What is Oxidized Fiber?

Oxidized polyacrylonitrile (OPAN) fiber, such as ZOLTEK™ OX, is manufactured from a polyacrylonitrile precursor fiber (PAN). The PAN precursor fiber is solution spun and processed through a high temperature air oven to stabilize its molecular structure. After stabilization is complete, a fiber finish is applied to the OPAN fiber tow and pleated into boxes. The OX tow can be further processed, through a crimping and cutting process to make staple fiber, which is baled for shipment.

The performance features of OPAN fiber include:

  • Limiting Oxygen Index (LOI) values between 45% – 55%.
  • Unsurpassed flame and heat dimensional stability.
  • Easy processability into yarns, wovens, knits & nonwovens.
  • Soft, comfortable felts and fabrics.
  • Electrically nonconductive and excellent chemical resistance.
  • No halogens and very low toxic gas emissions, upon flame exposure.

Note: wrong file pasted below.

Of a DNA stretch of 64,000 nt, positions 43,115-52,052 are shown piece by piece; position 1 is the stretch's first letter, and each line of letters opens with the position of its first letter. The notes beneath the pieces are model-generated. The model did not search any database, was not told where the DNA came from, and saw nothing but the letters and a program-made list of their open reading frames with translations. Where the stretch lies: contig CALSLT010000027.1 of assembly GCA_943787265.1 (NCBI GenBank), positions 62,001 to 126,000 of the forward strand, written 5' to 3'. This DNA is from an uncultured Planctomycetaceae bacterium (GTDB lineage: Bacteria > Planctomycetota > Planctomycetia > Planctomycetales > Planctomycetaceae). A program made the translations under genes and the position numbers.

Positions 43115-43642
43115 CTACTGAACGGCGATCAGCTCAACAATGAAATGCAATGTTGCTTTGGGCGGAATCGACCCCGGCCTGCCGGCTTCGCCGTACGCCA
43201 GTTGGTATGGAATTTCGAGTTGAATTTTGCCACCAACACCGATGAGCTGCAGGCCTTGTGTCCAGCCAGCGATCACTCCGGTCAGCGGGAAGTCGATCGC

Oxidized polyacrylonitrile fiber is produced as a 300,000 filament tow and can be crimped and cut into various staple lengths. Three denier sizes (1.7dtex, 2.2dtex and 5.0dtex) and two different fiber densities (1.37 g/cc and 1.40 g/cc) are available. The Limiting Oxygen Index (LOI) value is dependent upon fiber density. Besides providing outstanding protection against direct flame, OPAN fiber products exhibit low thermal conductivity and make excellent thermal insulators.

OPAN fiber outperforms other heat and flame resistant fibers when it comes to direct flame exposure and molten metal splash performance.

OPAN fibers do not melt or burn and most importantly they will not shrink; even after a 30 second 1250°C flame or molten metal drip exposure. Besides maintaining dimensional stability, OPAN fiber also retains a soft hand after being exposed to flame and it does this at a very economical price.